aThe Shining Path
(Flag of the Communist Party of Peru)
The Shining Path known as the Communist Party of Peru, is a Maoist guerrilla insurgent organization in Peru. When it first launched the internal conflict in Peru in 1980, its stated goal was to replace what it saw as bourgeois democracy with "New Democracy".
Shining Path was born in the Andean department of Ayacucho, which is one of the nation‟s poorest and most forgotten regions. Ayacucho is located in 24 the southern highlands of Peru where the levels of poverty and education are one of the lowest in the whole nation. The Shining Path was founded in the late 1960s by Abimael Guzmán, a former university philosophy professor (referred to by his followers by his nom de guerre Presidente Gonzalo). His teachings created the foundation of its militant Maoist doctrine. It was an offshoot of the Communist Party of Peru — Bandera Roja (red flag), which in turn split from the original Peruvian Communist Party, a derivation of the Peruvian Socialist Party founded by José Carlos Mariátegui in 1928 The Shining Path first established a foothold at San Cristóbal of Huamanga University, in Ayacucho, where Guzmán taught philosophy. Between 1973 and 1975, Shining Path members gained control of the student councils in the Universities of Huancayo and La Cantuta, and developed a significant presence in the National University of Engineering in Lima and the National University of San Marcos, the oldest university in the Americas. Sometime later, it lost many student elections in the universities, and then decided to abandon recruiting at the universities and reconsolidate. Beginning on March 17, 1980, the Shining Path held a series of clandestine meetings in Ayacucho, known as the Central Committee's second plenary. It formed a "Revolutionary Directorate" that was political and military in nature, and ordered its militias to transfer to strategic areas in the provinces to start the "armed struggle". The group also held its "First Military School" where members were instructed in military tactics and weapons use. Aims:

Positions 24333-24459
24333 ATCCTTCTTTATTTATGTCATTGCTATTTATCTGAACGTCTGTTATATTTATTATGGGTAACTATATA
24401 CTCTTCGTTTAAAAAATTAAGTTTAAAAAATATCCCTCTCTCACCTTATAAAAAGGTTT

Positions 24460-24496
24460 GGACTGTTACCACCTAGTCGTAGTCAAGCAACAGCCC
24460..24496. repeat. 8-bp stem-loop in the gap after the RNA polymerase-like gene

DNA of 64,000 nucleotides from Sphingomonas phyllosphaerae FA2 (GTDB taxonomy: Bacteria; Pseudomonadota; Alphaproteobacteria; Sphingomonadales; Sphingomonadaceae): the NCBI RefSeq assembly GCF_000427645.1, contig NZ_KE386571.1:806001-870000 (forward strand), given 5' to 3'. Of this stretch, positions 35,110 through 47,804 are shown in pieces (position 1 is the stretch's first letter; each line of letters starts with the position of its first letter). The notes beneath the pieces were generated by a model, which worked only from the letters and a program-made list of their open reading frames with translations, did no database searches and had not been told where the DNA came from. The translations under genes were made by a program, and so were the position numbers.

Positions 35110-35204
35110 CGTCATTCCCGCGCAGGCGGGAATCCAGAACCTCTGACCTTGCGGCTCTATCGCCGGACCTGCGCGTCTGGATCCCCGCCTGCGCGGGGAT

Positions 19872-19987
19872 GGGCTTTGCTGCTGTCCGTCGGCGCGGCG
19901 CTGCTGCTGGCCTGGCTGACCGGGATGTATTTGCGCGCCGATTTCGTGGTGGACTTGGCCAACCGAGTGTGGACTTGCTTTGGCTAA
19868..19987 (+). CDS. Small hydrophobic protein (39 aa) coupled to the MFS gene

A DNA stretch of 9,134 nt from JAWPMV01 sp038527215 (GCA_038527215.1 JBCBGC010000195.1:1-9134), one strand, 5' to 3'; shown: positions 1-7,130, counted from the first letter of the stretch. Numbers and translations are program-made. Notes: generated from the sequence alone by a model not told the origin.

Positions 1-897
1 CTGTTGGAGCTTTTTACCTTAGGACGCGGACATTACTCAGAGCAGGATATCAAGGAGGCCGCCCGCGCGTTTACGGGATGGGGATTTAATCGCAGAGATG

The Shining Path believed that by imposing a dictatorship of the proletariat, inducing cultural revolution, and eventually sparking world revolution, they could arrive at pure communism. Their representatives said that existing socialist countries were revisionist, and claimed to be the vanguard of the world communist movement.
Acts of terror in the past:
The Shining Path terrorized Peru with kidnapping, assassinations, bombings, beheadings and massacres. Some examples of acts of terror are the guerilla war on May 17, 1980, the Lucanamarca massacre on April 3, 1983 and the Tarata bombing on July 16, 1992 Guzman’s statement in support of violence was particularly striking. On April 19, 1980, the Shining Path’s leader declared, “The future lies in guns and cannons.” One of his guerilla followers praised the use of violence: “Blood makes us stronger … and if it is flowing, it is not harming us, but giving us strength.” The organization openly stated that its struggle was built on the use of violence and debated how this could increased in Peru. When Peru's military government allowed elections for the first time in a dozen years in 1980, the Shining Path was one of the few leftist political groups that declined to take part. It chose to begin guerrilla war in the highlands of Ayacucho Region. On May 17, 1980, on the eve of the presidential elections, it burned ballot boxes in the town of Chuschi. As a result, some 30,000 Peruvians were killed in the conflict. It was the first "act of war" by the Shining Path. In April 1983, Shining Path militants responded to the death of Olegario Curitomay by entering the province of Huancasancos and the towns of Yanaccollpa, Ataccara, Llacchua, Muylacruz, and Lucanamarca, and killed 69 people. Of those killed by the Shining Path, eighteen were children, the youngest of whom was only six months old. Also killed were...
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